Wind power in the Windy City: Not there when needed
Wind almost never blows when the weather is hottest and the demand for electricity is highest.
That stark truth hasn't stopped state and federal policymakers from using consumer and taxpayer dollars to fund aggressive state renewable portfolio standards and generous federal subsidies to add expensive wind power to the nation's electricity grid.
July 25, 2012
by Jonathan Lesser, PhD
in Energy Tribune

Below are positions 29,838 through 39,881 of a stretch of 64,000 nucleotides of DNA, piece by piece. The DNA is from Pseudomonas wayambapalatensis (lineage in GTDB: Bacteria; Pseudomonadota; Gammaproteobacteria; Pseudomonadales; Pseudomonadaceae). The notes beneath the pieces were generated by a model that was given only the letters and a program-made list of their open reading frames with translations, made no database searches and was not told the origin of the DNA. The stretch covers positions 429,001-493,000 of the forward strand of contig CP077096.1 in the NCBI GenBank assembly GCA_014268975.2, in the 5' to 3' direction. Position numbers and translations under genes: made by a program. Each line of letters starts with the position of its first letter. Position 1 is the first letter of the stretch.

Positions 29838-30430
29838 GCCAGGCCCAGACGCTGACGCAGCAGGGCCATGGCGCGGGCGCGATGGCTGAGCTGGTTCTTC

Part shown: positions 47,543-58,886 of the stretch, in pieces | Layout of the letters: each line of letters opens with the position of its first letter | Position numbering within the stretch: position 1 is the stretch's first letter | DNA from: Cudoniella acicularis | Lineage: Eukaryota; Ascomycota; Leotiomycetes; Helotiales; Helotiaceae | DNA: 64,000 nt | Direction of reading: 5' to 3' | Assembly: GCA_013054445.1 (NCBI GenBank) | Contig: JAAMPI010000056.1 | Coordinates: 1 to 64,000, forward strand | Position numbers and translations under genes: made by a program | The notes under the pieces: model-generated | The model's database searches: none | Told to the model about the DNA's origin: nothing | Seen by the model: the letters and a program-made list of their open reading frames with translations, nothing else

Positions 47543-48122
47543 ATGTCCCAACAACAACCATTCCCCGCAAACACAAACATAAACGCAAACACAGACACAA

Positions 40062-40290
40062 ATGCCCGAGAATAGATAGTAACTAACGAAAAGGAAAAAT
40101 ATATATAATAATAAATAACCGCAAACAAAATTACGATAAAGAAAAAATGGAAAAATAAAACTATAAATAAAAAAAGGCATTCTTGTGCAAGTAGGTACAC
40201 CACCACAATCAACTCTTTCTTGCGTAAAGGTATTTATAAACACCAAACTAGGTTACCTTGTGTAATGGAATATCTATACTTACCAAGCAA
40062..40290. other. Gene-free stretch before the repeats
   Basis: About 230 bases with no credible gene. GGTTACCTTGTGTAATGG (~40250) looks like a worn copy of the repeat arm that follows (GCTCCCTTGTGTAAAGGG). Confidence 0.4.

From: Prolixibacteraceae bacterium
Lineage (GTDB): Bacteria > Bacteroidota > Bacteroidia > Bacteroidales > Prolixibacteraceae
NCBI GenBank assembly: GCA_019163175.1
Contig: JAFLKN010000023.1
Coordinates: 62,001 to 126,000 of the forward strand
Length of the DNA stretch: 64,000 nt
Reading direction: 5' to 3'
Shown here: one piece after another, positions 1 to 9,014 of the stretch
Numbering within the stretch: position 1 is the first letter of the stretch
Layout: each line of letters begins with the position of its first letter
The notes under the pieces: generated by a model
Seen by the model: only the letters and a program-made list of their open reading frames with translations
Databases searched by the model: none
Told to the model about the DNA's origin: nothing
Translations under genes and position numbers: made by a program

Summertime is in full swing with its barbeques, vacations, and record breaking heat waves. If you can't keep cool in the lake or neighborhood pool, you are probably staying indoors with air conditioning - which was running non-stop in the Chicagoland area during the record heat the first week of July. That's not unusual, of course. Because we like to be comfortable, throughout the U.S. electric demand generally peaks in July and August. To meet that high demand, we must have plenty of generating capacity available, which means our nuclear, coal and natural gas-fired plants have been running at full... [continue via Web link]